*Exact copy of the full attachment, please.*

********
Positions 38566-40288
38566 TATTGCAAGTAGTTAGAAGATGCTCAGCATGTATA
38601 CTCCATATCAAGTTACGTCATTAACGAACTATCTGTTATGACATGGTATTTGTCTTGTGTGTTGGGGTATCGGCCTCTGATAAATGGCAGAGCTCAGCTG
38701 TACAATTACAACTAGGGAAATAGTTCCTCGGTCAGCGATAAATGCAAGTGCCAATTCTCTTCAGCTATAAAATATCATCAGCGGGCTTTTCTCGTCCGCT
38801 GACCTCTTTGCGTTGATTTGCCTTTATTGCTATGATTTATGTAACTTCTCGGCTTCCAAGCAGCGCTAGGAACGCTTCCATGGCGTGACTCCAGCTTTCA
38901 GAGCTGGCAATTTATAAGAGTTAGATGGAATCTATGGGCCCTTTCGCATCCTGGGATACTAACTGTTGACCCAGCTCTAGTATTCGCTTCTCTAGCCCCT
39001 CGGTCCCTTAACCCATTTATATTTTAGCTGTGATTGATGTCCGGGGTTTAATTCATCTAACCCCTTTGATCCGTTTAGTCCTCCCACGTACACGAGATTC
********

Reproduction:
Positions 38566-40288
38566 TATTGCAAGTAGTTAGAAGATGCTCAGCATGTATA
38601 CTCCATATCAAGTTACGTCATTAACGAACTATCTGTTATGACATGGTATTTGTCTTGTGTGTTGGGGTATCGGCCTCTGATAAATGGCAGAGCTCAGCTG
38701 TACAATTACAACTAGGGAAATAGTTCCTCGGTCAGCGATAAATGCAAGTGCCAATTCTCTTCAGCTATAAAATATCATCAGCGGGCTTTTCTCGTCCGCT
38801 GACCTCTTTGCGTTGATTTGCCTTTATTGCTATGATTTATGTAACTTCTCGGCTTCCAAGCAGCGCTAGGAACGCTTCCATGGCGTGACTCCAGCTTTCA
38901 GAGCTGGCAATTTATAAGAGTTAGATGGAATCTATGGGCCCTTTCGCATCCTGGGATACTAACTGTTGACCCAGCTCTAGTATTCGCTTCTCTAGCCCCT
39001 CGGTCCCTTAACCCATTTATATTTTAGCTGTGATTGATGTCCGGGGTTTAATTCATCTAACCCCTTTGATCCGTTTAGTCCTCCCACGTACACGAGATTC